The Fall operates on the premise that all are guilty. This is indeed a classic argument for Camus, but the narrator of this novel goes so far as to suggest that all men are murderers, even if only by accident or through negligence (like not saving others from death). Since the novel was written in the aftermath of WWII, this is a particularly poignant argument. This sort of "universal guilt" makes any attempt at judgment completely hypocritical. A guilty man condemning another man of guilt is absurd by nature.
Questions About Guilt and Blame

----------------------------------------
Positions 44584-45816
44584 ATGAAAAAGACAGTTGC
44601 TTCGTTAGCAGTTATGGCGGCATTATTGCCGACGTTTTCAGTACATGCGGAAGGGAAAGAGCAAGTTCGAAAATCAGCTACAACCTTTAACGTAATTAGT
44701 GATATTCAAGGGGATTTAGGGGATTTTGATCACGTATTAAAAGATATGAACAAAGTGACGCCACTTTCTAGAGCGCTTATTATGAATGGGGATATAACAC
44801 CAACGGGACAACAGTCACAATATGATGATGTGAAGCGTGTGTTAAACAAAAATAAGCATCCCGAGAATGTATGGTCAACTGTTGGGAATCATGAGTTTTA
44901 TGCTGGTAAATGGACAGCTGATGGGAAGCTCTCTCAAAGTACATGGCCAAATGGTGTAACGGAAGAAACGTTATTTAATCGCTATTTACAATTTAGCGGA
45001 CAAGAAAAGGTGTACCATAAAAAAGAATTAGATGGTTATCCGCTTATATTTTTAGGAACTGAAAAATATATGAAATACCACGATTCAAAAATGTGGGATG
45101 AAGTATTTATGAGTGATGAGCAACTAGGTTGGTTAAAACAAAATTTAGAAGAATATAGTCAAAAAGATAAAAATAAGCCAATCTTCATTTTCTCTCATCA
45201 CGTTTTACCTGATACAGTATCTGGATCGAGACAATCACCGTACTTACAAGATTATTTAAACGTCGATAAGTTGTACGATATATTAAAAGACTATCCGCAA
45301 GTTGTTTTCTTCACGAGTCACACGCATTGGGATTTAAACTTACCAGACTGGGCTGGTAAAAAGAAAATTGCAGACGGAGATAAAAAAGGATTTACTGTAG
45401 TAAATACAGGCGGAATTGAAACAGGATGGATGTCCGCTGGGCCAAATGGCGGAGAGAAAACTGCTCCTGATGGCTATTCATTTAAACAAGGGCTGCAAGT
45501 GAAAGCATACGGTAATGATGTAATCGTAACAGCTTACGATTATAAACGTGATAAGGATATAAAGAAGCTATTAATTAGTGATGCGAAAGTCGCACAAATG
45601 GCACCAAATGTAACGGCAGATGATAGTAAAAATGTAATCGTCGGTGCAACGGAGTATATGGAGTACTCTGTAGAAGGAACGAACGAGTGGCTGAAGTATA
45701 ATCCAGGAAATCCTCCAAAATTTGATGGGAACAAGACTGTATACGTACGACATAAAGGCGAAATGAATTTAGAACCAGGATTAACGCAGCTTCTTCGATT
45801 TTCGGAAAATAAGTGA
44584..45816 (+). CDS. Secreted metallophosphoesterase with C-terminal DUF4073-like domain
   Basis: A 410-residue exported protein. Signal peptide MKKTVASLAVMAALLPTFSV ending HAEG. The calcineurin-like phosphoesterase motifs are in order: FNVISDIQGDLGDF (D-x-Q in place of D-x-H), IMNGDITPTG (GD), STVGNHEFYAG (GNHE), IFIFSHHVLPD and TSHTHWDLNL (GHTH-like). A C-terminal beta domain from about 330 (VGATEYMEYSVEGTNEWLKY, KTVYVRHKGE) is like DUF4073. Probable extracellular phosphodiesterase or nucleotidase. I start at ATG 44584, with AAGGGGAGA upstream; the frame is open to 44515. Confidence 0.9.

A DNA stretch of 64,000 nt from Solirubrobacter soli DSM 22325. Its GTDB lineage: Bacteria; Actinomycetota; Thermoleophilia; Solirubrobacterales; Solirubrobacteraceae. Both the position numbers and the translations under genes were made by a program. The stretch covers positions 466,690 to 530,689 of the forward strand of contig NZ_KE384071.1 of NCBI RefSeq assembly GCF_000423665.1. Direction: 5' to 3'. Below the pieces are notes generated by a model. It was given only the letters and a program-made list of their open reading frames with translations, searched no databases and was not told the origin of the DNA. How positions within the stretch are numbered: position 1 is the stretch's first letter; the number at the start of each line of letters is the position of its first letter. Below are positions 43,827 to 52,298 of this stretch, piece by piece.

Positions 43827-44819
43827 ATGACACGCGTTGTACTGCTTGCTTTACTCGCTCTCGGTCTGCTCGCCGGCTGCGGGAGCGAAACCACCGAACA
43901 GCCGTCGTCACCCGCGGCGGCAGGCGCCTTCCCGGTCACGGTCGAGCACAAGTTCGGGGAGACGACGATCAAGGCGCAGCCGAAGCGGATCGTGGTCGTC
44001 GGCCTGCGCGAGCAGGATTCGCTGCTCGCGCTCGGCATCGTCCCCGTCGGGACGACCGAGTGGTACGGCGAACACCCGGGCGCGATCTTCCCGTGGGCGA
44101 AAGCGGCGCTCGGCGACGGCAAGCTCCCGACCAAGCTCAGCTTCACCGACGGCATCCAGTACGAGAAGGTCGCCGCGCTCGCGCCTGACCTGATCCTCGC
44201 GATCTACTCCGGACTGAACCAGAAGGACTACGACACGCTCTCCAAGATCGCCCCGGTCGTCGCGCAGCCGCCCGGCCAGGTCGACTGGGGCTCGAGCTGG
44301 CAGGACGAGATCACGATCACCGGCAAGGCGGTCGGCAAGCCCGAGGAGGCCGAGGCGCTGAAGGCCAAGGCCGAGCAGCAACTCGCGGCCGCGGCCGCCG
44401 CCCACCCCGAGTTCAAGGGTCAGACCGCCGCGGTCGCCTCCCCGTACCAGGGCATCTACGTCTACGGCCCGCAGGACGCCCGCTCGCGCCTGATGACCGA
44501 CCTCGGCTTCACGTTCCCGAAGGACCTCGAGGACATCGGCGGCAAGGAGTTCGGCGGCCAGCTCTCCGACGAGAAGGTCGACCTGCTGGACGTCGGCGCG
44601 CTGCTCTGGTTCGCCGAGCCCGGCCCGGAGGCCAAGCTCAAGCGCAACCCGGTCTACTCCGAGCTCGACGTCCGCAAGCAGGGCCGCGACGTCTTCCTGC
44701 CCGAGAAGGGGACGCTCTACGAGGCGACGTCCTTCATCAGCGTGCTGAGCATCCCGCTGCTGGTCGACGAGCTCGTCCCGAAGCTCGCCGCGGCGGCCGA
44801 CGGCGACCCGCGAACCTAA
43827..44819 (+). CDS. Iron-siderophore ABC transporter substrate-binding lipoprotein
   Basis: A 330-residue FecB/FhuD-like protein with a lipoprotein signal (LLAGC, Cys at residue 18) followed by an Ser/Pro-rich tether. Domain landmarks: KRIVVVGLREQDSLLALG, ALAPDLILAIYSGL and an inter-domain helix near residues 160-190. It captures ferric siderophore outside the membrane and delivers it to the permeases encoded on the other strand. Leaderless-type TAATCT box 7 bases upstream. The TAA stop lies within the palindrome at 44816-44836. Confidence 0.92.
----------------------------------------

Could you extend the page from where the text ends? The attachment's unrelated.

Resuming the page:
- How does the backdrop of the recently ended WWII give meaning to The Fall, first in the context of the novel (that is, in Jean-Baptiste’s world), and, secondly, in Camus’s opinions?
- If Jean-Baptiste still feels shame about his past actions, can his "solution" really be working that well?
- If every man is guilty, how does Jean-Baptiste prove his own innocence?
- Why was Jean-Baptiste a defense lawyer before his fall? What appealed to him about defending the guilty?
Chew on This
Jean-Baptiste only pursues power to escape his own sense of shame and degradation. This is why he desires to live above – to compensate for his feeling always "below."